Entities are exposed to carbon risks and opportunities stemming from the business, reputational and physical implications of climatic change. Current research initiatives focus on understanding these carbon risks and opportunities through the lens of debt and equity markets. Researchers are progressing projects examining:

  • The impact of carbon risk on the cost of debt capital and factors that mitigate carbon-related costs
  • The extent to which capital markets value the screening and monitoring activities of lenders
  • The alignment between the rhetoric of the Big 4 Banks in Australia regarding their commitment to reducing the carbon risk exposure within the loan portfolios and the capital markets assessment of their activities.

Additional research initiatives involve a consideration of the extent to firms' business strategies mitigate the valuation penalty assigned to carbon emissions within equity markets.

 

Encouraging voluntary purchasing of carbon offsets (ARC Linkage - $160,000 in funding, 2016-2019)
BSI researcher: Professor Brent Ritchie

Climate change is one of the most critical challenges societies collectively face today as well as the future. Voluntary carbon offsetting offers a solution that avoids politically costly mandatory offset schemes. Currently, fewer than 10% of air travellers purchase carbon offsets voluntarily, presenting significant untapped growth potential.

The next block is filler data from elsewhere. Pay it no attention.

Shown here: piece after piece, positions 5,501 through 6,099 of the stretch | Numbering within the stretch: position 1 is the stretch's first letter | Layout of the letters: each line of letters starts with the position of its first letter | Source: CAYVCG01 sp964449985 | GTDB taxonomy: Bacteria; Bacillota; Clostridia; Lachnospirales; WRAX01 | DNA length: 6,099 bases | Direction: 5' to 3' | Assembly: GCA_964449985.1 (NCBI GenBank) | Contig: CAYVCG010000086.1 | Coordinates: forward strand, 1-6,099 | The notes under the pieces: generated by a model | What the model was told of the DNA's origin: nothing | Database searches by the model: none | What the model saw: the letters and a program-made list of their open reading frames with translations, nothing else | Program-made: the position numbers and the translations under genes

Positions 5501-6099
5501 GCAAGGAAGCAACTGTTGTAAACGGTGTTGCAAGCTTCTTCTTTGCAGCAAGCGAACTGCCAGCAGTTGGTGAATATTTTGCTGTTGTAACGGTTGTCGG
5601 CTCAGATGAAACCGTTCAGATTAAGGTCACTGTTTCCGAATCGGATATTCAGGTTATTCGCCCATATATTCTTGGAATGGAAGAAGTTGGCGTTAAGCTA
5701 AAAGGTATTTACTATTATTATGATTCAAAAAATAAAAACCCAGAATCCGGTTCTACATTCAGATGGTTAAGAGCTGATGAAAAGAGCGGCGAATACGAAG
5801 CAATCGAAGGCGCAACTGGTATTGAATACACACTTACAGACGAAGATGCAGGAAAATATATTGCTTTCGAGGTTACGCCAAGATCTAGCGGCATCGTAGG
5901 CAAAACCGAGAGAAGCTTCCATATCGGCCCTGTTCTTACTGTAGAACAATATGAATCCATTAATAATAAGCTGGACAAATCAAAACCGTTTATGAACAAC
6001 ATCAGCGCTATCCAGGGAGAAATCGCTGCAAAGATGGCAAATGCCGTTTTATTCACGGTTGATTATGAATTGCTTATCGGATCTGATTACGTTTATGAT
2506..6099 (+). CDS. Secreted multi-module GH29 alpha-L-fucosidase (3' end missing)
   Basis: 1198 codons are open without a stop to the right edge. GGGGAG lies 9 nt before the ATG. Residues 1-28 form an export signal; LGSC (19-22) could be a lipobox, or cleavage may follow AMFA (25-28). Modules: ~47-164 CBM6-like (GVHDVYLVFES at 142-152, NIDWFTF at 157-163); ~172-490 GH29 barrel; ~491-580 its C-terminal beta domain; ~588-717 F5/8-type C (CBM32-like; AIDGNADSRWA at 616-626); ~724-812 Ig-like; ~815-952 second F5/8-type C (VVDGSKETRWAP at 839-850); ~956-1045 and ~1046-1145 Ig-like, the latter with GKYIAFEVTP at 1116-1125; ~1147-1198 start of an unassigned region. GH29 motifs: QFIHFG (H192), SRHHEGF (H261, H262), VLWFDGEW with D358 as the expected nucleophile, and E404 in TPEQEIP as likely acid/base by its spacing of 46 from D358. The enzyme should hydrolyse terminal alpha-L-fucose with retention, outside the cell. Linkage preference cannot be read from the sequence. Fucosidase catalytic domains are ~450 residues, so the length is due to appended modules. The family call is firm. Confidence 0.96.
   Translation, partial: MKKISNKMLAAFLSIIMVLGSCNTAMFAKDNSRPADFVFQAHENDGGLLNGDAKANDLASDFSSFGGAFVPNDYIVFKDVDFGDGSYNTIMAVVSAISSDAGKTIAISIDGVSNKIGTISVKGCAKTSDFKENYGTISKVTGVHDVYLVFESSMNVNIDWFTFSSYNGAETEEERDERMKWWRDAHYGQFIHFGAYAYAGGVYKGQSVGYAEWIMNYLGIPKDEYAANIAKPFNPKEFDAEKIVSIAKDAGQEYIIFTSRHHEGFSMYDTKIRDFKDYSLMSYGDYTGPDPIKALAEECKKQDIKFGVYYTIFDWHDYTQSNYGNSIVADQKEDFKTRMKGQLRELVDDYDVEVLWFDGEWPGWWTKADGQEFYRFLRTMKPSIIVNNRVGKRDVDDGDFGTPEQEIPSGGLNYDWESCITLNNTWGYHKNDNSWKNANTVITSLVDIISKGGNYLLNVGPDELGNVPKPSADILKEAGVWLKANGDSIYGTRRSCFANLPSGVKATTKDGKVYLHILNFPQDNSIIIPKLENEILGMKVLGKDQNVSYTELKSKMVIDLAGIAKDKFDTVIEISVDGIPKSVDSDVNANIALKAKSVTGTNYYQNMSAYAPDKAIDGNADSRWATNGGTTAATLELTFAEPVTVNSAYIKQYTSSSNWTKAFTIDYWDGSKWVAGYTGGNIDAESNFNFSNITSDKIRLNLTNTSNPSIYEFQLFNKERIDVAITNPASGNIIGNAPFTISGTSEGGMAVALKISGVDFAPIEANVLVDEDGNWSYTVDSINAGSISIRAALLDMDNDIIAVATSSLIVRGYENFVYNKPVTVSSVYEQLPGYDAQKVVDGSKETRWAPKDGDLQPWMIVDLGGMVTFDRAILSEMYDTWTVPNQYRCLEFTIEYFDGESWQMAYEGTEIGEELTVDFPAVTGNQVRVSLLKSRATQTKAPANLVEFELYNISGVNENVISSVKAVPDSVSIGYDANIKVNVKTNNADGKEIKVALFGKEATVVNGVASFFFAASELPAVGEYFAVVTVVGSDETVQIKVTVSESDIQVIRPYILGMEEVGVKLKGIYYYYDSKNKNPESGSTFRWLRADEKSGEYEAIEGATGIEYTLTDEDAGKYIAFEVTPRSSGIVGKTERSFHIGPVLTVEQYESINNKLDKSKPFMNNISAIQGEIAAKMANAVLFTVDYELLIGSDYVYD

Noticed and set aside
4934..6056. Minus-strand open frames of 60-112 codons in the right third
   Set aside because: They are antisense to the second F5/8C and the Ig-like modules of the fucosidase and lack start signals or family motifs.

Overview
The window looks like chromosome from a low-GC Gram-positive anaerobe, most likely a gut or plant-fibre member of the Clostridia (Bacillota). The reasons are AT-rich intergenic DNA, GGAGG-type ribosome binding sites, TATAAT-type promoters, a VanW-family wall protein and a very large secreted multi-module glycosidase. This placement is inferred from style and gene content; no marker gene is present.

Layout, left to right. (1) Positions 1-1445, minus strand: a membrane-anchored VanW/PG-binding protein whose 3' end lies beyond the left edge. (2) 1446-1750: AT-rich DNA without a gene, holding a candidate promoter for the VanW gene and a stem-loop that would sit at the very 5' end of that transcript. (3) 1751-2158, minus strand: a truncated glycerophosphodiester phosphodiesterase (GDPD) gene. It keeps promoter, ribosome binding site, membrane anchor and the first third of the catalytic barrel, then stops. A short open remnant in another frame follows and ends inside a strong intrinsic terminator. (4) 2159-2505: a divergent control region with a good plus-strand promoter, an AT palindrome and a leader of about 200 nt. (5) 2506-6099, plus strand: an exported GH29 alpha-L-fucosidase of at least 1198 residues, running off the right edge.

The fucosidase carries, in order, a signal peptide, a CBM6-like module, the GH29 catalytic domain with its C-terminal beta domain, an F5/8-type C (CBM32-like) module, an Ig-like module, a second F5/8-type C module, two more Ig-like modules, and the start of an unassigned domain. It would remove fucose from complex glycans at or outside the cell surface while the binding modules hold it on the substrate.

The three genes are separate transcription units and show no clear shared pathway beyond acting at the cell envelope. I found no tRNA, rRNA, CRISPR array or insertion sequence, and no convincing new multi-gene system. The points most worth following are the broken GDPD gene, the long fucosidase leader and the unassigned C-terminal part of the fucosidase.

This project will:

  • Profile consumers interested in voluntarily purchasing carbon offsets
  • Identify motivational sub-segments among them
  • Develop and experimentally test carbon offset offers for domestic flights targeted at these segments.

Findings will generalise beyond carbon offsetting for air traffic.

 

Small islands initiative for a plastic-free ocean (Global Change Institute Flagship Grant -  UQ GCI Flagship project - $120,000 in funding, September 2018 – Sept. 2020)
BSI researcher: Dr Anna Phelan and Dr Carl Smith.

This topical project focuses on reducing ocean plastic pollution in remote coastal communities in Indonesia. In partnership with the Indonesian Institute of Science, the project applies participatory diagnosis tools within a transdisciplinary systems approach to identify opportunities in community-based waste management strategies.  It also aims to influence relevant policies for cleaner environmental outcomes.

The intended output of this project is to understand the roles of communities, key organizations and industries that are involved in different local and regional-scale waste management practices, their respective knowledge/belief systems, and potential roles in support of effective multi-level plastic waste management.

 

The impact of environmental and social information on investor choices
BSI researcher: Associate Professor Jacquelyn Humphrey